How did the ice plant make its portable blocks of coldness? The method was unexpectedly complicated.
Here’s the coldroom, where the compressed and relatively cool ammonia is allowed to relieve its pressure and absorb heat from the water that will become ice.
What’s going on inside? We have a grid in the floor, over a pool of cold brine kept at -10 degrees by the evaporation coils. The brine is also agitated by a stirrer, not shown here. Polistra is filling one of the cans with water.
I’ve shown only one filled row for simplicity. All rows in the grid were occupied by cans, immersed in the cold and moving brine. The movement insured that each can was cooled equally, and also helped to shake out the air in the cans. Clear ice was considered a mark of quality.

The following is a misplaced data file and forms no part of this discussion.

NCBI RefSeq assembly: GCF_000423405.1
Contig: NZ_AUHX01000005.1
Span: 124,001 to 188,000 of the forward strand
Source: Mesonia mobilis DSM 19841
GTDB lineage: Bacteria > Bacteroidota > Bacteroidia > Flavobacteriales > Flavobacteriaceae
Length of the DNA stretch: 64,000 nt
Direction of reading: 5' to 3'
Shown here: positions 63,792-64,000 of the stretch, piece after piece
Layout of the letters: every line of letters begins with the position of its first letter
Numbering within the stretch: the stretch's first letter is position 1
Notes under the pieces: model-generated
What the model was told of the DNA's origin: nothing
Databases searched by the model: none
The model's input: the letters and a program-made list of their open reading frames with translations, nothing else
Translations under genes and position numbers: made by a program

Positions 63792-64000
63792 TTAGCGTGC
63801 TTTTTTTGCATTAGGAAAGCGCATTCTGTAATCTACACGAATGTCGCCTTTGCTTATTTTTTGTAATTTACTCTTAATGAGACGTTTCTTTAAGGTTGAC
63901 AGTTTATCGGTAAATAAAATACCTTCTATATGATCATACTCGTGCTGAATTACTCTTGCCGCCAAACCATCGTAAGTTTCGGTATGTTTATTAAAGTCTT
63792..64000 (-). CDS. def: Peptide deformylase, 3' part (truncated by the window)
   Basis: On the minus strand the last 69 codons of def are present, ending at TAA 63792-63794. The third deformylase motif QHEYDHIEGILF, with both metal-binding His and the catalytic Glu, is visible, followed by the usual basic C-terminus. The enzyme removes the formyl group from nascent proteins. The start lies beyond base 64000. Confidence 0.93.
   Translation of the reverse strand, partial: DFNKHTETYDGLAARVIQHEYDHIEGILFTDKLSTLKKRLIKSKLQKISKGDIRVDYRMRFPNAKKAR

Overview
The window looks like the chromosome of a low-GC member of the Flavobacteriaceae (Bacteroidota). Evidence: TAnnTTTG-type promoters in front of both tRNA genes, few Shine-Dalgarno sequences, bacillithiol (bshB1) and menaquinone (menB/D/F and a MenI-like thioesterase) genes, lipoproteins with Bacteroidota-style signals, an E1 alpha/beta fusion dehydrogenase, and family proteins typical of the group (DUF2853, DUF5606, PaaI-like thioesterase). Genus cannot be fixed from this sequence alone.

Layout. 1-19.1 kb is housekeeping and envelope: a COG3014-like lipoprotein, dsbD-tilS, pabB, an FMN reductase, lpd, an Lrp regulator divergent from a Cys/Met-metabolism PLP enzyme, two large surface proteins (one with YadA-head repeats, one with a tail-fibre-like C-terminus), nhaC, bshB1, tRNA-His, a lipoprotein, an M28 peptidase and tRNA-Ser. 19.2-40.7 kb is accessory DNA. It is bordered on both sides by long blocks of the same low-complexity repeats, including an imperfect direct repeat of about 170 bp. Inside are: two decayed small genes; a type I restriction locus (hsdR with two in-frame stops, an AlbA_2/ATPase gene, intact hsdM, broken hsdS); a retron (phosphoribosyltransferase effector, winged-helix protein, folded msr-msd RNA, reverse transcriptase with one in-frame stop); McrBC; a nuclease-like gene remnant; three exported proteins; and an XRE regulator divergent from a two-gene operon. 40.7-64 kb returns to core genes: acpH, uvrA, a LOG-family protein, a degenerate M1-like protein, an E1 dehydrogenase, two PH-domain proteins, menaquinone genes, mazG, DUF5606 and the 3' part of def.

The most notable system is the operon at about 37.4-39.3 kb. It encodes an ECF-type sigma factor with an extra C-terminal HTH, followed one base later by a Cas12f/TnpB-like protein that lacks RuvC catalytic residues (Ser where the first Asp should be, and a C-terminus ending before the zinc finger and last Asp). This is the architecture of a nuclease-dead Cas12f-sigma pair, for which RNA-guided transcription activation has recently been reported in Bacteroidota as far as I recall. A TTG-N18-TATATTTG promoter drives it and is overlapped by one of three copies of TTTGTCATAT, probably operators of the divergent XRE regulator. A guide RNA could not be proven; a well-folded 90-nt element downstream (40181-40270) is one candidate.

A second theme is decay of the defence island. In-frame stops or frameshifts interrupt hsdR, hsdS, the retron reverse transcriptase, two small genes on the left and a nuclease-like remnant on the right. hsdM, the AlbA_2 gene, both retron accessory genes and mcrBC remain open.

These are the smallest available cans, 8 x 8 x 32, holding 50 pounds of ice. Most systems used larger cans. Each can has a graspable edge on top, which is the key to the mass production process.
Picking up and handling the cans was difficult. Not necessarily from the weight, since a typical workman could handle 50 pounds. The problem was getting out onto the floating grid and grabbing the slippery can. Machines like this air-driven hoist did the grabbing job, and workmen handled the cans after they were on solid ground. The hoist has spring-loaded tongs designed to snap onto the top edge of the can, and mechanisms to lift the tongs and slide the carrier horizontally.
After taking the can out of the grid, the ice had to be pulled out. This machine, known as the Thawing Apparatus, did the job. A box holds the can tightly while warm water sprays on the surface.
After the can expands, the Thawing Apparatus can be tilted to let the ice slide out of the can. Then the can is dropped back into the grid and refilled for the next load.